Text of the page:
Most people have heard the term ‘partnership agreement’ however very few understand what it involves in the context of business relations. Some of the questions most frequently posed are as follows:
- What is the legal definition of a partnership?
- What laws govern partnerships?
- How do you know if there is a partnership arrangement?
- Do you need a partnership agreement?
- What are the usual clauses found in a partnership agreement?
- What is the difference between a partnership and other joint ventures?
- If it is not a partnership, what could it be?
- What is a limited liability partnership?
A business partnership is a specific kind of legal relationship formed by the agreement between two or more individuals and/or organisations to carry on a business as co-owners. A partnership is a business with multiple owners, each of whom has invested in the business.
A partnership is different from a company as it is not a separate entity from the owners. As a result, the partnership income tax is paid by the partnership, but the profits and losses are divided among the partners, and paid by the partners, based on their agreement.
What is the legal definition of partnerships?
It is perhaps fair to say, that before anyone thought of doing anything else, the only way in which two or more people could operate a business venture was by way of a partnership. The Oxford English Dictionary records the use of the term partnership as far back as 1700.
What is remarkable is that even today the concept of partnership remains relatively unchanged. The very basic definition of the term “partnership” is contained in section 1 of the Partnership Act 1890, which provides as follows:
“Partnership is the relation which subsists between persons carrying on a business in common with a view of profit.”
From this statutory definition, there are three basic conditions that must be satisfied before the group can be termed a partnership, namely, there must be:
- a business;
- which is carried out by two or more persons in common; and
- with a view of making a profit.
Some commentators also impose a fourth condition which is an agreement to share any profits realised. This condition pre-dates the Partnership Act 1890 (see Pooley v Driver (1876) 5 Ch.D. 458) and it was also later affirmed in Davies v Newman 2000 W.L. 1841655 were it was observed that “It is the essence of a partnership that both profits and losses are shared.”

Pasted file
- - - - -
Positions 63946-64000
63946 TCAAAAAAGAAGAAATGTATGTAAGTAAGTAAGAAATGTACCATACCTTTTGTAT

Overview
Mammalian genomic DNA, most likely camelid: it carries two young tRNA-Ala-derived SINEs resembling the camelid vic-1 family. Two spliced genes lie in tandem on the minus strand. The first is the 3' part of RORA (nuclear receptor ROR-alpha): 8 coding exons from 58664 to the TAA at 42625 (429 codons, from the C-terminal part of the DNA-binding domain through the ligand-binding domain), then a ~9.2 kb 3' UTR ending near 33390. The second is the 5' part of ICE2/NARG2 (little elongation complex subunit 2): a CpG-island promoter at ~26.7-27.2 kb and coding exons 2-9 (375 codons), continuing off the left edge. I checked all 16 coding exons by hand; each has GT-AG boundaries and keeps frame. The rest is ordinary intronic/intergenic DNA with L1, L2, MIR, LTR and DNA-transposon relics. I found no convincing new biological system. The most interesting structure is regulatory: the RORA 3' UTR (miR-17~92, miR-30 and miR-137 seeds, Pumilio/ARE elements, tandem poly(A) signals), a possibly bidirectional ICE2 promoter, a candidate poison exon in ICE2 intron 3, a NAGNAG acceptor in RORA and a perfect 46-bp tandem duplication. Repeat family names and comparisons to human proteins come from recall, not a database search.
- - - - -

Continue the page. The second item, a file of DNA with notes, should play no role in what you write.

What laws govern partnerships?
The Partnership Act 1890 represents the law of England and Wales today and it is an Act of Parliament that was largely declaratory of the existing laws at the time of its passage, accordingly, the innovations that it sought to introduce were largely insignificant. Its only drawbacks were:
- it provided no mechanism for limited partnerships, which was later codified in the Limited Partnerships Act 1907; and
- it did not seek to distinguish between professional or civil partnerships and business or commercial partnerships.
Although the formation of a partnership may be unintentional, most persons who operate inside of partnerships and will draw up a written partnership agreement.
How do you know if there is a partnership arrangement?
A partnership comes into existence between legal persons who have mutually incorporated in one of two cases;
- where they commence business and agree that they are partners, consequently agree upon either some or all of the partnership terms;
- where, without agreeing to a partnership, they carry on business in common, giving rise to the implication that a partnership exists.
The question of whether there is a partnership depends on the true relationship and not on any label that the parties attach to it, it is a matter of mixed fact and law.